Freight train on the Betuwe Route between Germany and the Netherlands. Photo credit: Rob Dammers

ERFA: ‘Year of rail arrives in the most appropriate time’

Freight train on the Betuwe Route between Germany and the Netherlands. Photo credit: Rob Dammers. License link:

On 15 December the European Parliament officially adopted 2021 as the European year of Rail with 684 votes in favour. ERFA welcomed the decision and highlighted the benefits and focal points that should be taken into account, seizing the opportunity. Ideally, the association is looking forward to a legal framework that will allow rail freight to reach its full potential and objectives.

Additionally, ERFA pointed out that the rail freight sector should also take initiatives itself in order not to get driven away from its goals. Relying only on policies and vague plans might prove to be insufficient. That is why all parties concerned should sit around the table and pinpoint the exact ways in which rail freight can contribute to Europe’s economic and climate goals.

Green goals

When it comes to the benefits of rail freight, the discourse unavoidably rotates around climate impact. Rail has proved to be the lowest CO2 emission mode of transport. Especially with regards to the Commission’s Climate Law, that aims to reach a net-zero carbon by 2050; rail transport will play a crucial role.

However, for the objectives to be achieved, the sector needs to increase its shares in freight volumes and traffic significantly. The much-discussed modal shift will not happen from one day to another. In contrast, ERFA warns that road freight will continue “playing an invaluable role in supply chains”, a fact which is reasonable especially in short-distance transportation.


Understandably, rail freight oughts to redefine its approach on specific issues and services. How can this be done and with what scope? The association came up with some interesting proposals that might come handy both in the short and long term.

First of all, rail freight “must become more attractive to end-users”. In simple words, the sector should stop focusing so much on the general discussion of moving merits from road to rail. On the contrary, it should pay attention and work harder on practical solutions regarding the way that products can get transferred to rail.

Specific proposals, tools, and technologies constitute the right arguments that could persuade customers to use rail for the transportation of their goods. The ‘Green mode’ feature might be crucial and relevant to the environmental problems that the planet is facing currently. Nevertheless, when it comes to business, the market demands solid and competitive offers to count on. This remark constitutes a point that the sector should work on more intensively.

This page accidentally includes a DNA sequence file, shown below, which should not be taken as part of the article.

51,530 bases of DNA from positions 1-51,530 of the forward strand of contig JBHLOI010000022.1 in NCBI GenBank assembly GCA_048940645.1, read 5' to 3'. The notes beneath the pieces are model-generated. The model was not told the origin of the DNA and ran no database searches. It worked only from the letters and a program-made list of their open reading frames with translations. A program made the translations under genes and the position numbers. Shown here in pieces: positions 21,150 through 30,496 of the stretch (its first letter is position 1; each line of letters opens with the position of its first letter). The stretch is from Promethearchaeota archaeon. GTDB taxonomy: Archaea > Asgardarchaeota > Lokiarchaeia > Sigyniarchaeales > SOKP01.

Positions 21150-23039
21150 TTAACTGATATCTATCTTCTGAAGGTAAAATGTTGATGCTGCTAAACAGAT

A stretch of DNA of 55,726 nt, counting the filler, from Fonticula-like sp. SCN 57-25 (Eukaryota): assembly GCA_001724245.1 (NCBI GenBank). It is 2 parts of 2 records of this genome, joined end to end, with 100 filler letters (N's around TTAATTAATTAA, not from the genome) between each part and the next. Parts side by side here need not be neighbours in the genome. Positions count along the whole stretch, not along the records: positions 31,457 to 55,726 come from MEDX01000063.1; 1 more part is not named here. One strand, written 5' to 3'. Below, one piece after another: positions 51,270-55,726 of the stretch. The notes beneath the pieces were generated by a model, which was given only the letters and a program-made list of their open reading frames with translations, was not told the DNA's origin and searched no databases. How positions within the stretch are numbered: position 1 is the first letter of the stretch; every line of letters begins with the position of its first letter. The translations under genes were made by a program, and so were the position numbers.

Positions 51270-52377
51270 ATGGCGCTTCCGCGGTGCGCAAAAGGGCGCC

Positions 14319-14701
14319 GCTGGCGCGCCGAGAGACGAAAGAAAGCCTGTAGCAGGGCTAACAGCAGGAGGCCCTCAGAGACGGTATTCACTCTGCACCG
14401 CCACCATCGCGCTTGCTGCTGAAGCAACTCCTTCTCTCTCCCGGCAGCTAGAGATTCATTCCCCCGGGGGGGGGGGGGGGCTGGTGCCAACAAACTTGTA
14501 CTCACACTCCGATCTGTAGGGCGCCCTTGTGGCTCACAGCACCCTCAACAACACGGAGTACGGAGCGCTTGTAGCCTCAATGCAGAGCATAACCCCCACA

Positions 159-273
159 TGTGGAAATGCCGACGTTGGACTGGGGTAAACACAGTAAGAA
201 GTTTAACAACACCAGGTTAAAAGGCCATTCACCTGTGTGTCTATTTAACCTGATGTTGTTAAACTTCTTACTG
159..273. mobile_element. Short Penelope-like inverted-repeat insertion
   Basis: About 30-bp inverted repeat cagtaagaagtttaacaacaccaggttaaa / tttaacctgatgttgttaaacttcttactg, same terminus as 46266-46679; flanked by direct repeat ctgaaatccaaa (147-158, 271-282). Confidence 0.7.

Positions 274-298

Pressure tools

The circumstances caused by Covid-19 have been extensively analysed before. It is clear now that besides the difficulties, the pandemic worked to rail freight’s benefit in many ways. With prices in other modes of transport reaching unprecedented highs, many customers decided to take their chances with rail to keep distributing their products and maintain the supply chain active. The rail sector managed the situation efficiently and proved to be reliable under the less optimal conditions.

Earning the trust of customers is a critical step to take. However, the efficiency of services, apart from good organisation and cooperation, relied also on the freed infrastructure capacity resulting from decreased rail passenger transportation. In this case, rail freight proved in practice, that with the right “quality and quantity” of capacities, it can provide credible and customer-oriented services. Virtually, this fact should constitute rail freight sector’s most potent argument in the process of pressuring for more favourable legislation.


Furthermore, the rail sector should embrace competition more, both internally and externally. Diversity is essential for a sustainable rail market. As ERFA reports, “on average, non-incumbent operators account for 31 per cent of European rail freight national markets”. During 2020 it was these operators that also contributed the most to keep supply chains open and running. On top of that, they will also contribute to growing the market in the future. Monopolies do not seem to be the solution anymore, and the variety of services seems to become a new and viable trend.

Regarding competition with other markets, and in relation with green objectives, ERFA mentioned that it embraces the concept of a European ‘green label’ for products. The idea proposed by Sigrid Nikutta, CEO of DB Cargo, in late November, focuses on labelling products transported by rail, with a credible European stamp. In the same context as this of labelling biological products, Nikutta argued that customers should be aware of the way that products are transported before reaching their household. Such a development should be examined furtherly, and get implemented soon provided that rail is indeed fully aligned with climate regulations.


While commenting on the news, Dirk Stahl, ERFA President, stated that “ holding the European Year of Rail in 2021 is the most appropriate”, since the ending year proved the dynamics and potential that rail freight has. Consequently, 2021 should be the year that rail will reap the fruits of a challenging but equally productive period.

Conor Feighan, ERFA Secretary-General, mentioned on his behalf that 2021 will be a critical year for the future of rail freight. This is so because “forthcoming developments such as the revision of Rail Freight Corridors and TEN-T Regulations will play a pivotal role in determining whether rail freight can reach its true potential”.

Author: Nikos Papatolios

Nikos Papatolios is editor of, the online magazine for rail freight professionals.

Add your comment

characters remaining.

Log in through one of the following social media partners to comment.